A.BTBRUP 'V. LEWY
and others. etc.
February 7, 1884.)
'V. THE EXOELLENZEN SIBBERN,
(District Oourt, S. D. Ne'IJJ York.
SHIPPING-IMPROPER STOWAGE-DAMAGE TO CARGO.
Where in a short but gale the bottom of a bark gave way in the middle from four to five inches, through overloading with iron rails amidships, causing a bad leak, whereby a cargo of rags Was damaged, hela, that the negligence of the vessel in improper stowage was the proximate cuuse of the leak, for which the ship was responsible, and that the consequent damage was not through perils of the seas, within the exception of the bill of lading.
2. SAME-MASTER'S AUTHORITY TO SELL-NOTICE. The master has no authbrity to sell damaged cargo in a foreign port without notice to the owner or shipper, when there is abundant time and means for communication with him. 3. SAME-CASE bTA'l'ED-BILL OF LADING-QUALITY UNKNOWN. Wherc the bark E. S., laden with rags and railroad iron, in a voyage from Libau to New York, sprung a leak in a gale in the North sea through overloading amidships, whereby some of the rags were wet; and being obliged to put in at ()owcs for repairs, the cargo was all unloaded, and a considerable portion of the rags was found to be hot, steaming, and rotten, and not capable of being put into condition to be brought to New York; and communication being practicable with the shipper at Libau by mail within three days, and. by telegraph daily; and thut portion of the cargo not capable of being brought to New York having been sold after repeated surveys, and under the advice of the consul, after notice sent by him to the shipper at Libau without answer ordirection received in reply. and the sale being fairly made, held, that the sale was justifiable, but that the vessel was responsible for all loss occasioned by the leak through overloading amidships. lIeld, also, that under the terms of the bill of lading, "quality unknown," the vessel might show bad condition of the rags when shipped; that the steaming condition of the rags on the morning; following the gale was an indication that part were probably shipped in bad condition; and there being no direct evidence of their condition when shippl'o; held, that that question should be submitted for further evidence before the commissioner in connection with proof of damage occasioned by the Ship's leak. 4. EVIDENCE-()OMMISSION-ANBWER GENERAL IKTERROGATORY. Upon to examine the consul at Cowes as a witness in behalf of the bark, the consul, in reply to the last general interrogatory, whether he knew anything further to tho advantage of the ship, having replied that he and his firm communicated with the shipper at Libau before the sale and received no answer or direction; the subject being nowhere else alluded to In the pleadlUgs, interrogatories, or testimony, and the commission having been returned and filed a year before the trial, held, that the answer sllOUld stand, and that it was sufficient prima facie evidence of proper oommunication with the shipper in the absence of anv countervailing evidence, and that the motion to suppress that answer or for'leave to cross·examine by further interrogatories should have been made before trial.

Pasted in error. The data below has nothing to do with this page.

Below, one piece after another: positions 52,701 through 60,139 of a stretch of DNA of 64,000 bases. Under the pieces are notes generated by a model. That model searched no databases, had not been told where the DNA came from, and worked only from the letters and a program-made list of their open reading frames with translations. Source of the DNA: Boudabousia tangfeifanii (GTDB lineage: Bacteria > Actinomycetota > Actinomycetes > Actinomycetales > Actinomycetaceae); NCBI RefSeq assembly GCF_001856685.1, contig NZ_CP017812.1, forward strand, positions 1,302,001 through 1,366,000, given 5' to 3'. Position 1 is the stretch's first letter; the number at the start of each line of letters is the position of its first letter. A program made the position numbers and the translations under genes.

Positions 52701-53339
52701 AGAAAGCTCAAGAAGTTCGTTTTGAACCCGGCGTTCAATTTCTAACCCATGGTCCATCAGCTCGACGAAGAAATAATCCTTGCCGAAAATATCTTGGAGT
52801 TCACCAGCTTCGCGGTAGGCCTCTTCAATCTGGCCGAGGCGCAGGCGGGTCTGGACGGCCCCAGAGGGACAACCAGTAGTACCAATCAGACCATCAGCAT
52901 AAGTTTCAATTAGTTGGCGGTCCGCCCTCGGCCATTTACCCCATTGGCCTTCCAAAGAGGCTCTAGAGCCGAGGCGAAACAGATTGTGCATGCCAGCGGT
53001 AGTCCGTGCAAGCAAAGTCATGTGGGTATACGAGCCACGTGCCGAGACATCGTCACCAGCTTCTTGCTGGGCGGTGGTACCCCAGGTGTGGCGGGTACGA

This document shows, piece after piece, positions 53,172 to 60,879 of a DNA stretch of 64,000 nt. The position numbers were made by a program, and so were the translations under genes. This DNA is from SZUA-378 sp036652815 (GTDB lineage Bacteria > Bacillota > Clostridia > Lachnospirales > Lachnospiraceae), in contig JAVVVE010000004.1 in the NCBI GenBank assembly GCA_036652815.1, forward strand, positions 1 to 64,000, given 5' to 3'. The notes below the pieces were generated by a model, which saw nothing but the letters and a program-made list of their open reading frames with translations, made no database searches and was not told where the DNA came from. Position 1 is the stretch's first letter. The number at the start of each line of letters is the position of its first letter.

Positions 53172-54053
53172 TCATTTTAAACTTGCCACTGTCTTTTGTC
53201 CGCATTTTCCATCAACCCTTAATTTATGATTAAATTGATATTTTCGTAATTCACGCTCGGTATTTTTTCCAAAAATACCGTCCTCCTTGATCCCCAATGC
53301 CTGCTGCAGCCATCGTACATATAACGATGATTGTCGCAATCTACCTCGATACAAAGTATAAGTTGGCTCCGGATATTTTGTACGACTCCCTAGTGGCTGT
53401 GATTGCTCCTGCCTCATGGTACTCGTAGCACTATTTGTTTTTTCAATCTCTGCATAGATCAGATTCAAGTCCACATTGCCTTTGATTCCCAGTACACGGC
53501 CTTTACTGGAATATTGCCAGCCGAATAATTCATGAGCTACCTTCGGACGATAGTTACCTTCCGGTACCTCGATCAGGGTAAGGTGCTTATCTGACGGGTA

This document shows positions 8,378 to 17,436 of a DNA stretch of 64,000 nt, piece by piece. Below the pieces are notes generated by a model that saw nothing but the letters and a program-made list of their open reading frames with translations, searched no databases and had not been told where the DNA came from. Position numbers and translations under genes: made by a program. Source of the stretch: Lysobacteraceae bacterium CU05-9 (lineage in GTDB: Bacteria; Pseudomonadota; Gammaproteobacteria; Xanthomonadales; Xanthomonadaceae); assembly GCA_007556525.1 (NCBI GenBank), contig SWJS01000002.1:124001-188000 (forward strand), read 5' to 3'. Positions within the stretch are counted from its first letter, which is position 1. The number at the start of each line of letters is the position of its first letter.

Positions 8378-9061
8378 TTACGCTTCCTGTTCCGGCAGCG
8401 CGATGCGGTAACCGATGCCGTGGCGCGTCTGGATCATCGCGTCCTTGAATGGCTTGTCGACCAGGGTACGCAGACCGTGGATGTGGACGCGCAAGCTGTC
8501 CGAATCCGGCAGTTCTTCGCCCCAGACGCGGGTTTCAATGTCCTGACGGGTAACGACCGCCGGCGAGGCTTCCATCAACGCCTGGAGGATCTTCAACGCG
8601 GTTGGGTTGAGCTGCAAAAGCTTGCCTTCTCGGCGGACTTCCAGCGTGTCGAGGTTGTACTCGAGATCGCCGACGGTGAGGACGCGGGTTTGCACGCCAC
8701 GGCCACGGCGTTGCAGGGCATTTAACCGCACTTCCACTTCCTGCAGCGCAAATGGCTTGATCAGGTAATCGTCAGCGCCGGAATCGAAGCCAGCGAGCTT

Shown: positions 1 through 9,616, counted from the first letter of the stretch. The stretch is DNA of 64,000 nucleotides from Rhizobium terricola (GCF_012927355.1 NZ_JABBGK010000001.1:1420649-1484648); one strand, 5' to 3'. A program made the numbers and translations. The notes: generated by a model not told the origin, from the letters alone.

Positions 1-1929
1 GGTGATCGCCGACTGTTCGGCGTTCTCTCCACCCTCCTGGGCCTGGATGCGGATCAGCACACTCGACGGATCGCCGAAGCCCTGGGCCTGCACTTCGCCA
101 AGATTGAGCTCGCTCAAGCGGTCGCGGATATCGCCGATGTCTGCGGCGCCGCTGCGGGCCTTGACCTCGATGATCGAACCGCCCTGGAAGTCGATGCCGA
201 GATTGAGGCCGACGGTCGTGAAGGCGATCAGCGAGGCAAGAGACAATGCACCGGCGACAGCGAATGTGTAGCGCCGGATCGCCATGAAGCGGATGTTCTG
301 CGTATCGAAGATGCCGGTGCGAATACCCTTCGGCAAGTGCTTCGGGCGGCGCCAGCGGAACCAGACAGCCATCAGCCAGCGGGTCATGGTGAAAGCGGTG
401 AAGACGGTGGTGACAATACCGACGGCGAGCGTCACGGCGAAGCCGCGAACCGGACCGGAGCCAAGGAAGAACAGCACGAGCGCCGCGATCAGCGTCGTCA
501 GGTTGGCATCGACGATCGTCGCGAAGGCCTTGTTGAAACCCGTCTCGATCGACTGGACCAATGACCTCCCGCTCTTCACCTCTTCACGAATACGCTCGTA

Thl'l above libel in personam lIlas brought to recover the sum of $1,566.62 freight for 941 bales and 66 bags of rags shipped on the bark Excellenzen Sibbern, at Libau, April 22, 1880, to be delivered in New York. The libel in rem was brought to recover damages for the non-delivery of 524 baleB and 28 bags, part of the above shipment, valued at $15,000. The rags not delivered were sold by the master at Cowes, at which port he had been obliged to put in, in distruss. The cargo was there unloaded for the purpose of repait llig